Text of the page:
In-Orbit Performance of the GRACE Accelerometers and Microwave Ranging Instrument
The Gravity Recovery and Climate Experiment (GRACE) satellite mission has provided global long-term observations of mass transport in the Earth system with applications in numerous geophysical fields. In this paper, we targeted the in-orbit performance of the GRACE key instruments, the ACCelerometers (ACC) and the MicroWave ranging Instrument (MWI). For the ACC data, we followed a transplant approach analyzing the residual accelerations from transplanted accelerations of one of the two satellites to the other. For the MWI data, we analyzed the post-fit residuals of the monthly GFZ GRACE RL06 solutions with a focus on stationarity. Based on the analyses for the two test years 2007 and 2014, we derived stochastic models for the two instruments and a combined ACC+MWI stochastic model. While all three ACC axes showed worse performance than their preflight specifications, in 2007, a better ACC performance than in 2014 was observed by a factor of 3.6 due to switched-off satellite thermal control. The GRACE MWI noise showed white noise behavior for frequencies above 10 mHz around the level of 1.5×10−6 m/Hz. In the combined ACC+MWI noise model, the ACC part dominated the frequencies below 10 mHz, while the MWI part dominated above 10 mHz. We applied the combined ACC+MWI stochastic models for 2007 and 2014 to the monthly GFZ GRACE RL06 processing. This improved the formal errors and resulted in a comparable noise level of the estimated gravity field parameters. Furthermore, the need for co-estimating empirical parameters was reduced.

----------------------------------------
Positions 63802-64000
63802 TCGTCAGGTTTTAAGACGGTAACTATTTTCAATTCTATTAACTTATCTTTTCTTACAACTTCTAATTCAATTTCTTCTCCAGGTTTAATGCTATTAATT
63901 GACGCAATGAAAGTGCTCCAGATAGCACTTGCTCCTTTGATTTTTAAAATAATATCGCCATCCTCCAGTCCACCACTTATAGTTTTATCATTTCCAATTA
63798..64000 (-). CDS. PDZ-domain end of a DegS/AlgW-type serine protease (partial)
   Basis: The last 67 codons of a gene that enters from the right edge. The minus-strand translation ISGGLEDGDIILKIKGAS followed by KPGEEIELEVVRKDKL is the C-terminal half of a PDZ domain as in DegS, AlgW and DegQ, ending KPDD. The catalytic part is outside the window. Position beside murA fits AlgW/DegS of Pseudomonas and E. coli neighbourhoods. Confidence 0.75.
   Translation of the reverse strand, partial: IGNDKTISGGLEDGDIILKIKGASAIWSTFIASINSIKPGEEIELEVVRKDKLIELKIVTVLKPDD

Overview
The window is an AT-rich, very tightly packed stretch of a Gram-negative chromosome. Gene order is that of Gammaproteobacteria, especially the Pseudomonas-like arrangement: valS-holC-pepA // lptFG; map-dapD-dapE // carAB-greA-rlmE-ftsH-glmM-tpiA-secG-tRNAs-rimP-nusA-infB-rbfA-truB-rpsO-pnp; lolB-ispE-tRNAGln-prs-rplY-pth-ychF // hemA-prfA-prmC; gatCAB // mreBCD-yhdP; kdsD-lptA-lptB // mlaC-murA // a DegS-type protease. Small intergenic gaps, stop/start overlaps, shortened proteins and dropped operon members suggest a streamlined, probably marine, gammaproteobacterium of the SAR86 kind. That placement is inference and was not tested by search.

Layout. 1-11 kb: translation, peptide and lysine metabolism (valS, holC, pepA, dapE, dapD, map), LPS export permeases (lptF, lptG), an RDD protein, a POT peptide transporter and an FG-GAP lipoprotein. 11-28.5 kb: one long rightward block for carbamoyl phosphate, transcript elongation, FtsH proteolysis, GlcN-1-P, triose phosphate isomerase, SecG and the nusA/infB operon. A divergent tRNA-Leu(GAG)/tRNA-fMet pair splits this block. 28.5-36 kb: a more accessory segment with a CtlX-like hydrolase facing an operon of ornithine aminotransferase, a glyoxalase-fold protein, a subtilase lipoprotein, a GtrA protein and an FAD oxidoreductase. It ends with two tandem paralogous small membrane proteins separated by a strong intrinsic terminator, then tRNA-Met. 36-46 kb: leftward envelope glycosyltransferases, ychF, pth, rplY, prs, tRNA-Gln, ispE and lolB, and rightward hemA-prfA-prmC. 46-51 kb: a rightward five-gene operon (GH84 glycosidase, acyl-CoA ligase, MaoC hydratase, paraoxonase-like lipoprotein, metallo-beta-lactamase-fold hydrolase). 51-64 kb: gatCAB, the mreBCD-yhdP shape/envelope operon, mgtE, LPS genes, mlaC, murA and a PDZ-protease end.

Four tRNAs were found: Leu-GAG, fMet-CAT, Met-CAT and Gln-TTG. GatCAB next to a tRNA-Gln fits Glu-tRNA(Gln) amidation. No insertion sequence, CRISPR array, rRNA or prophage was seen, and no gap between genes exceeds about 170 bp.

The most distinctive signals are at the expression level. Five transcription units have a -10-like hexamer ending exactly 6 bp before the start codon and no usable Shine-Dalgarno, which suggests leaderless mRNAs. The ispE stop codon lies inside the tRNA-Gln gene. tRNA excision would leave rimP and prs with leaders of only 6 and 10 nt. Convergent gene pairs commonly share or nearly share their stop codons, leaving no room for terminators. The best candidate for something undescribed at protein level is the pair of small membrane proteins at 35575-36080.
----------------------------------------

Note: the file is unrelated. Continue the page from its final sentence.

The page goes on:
Published in: Remote Sensing, 10.3390/rs15030563, MDPI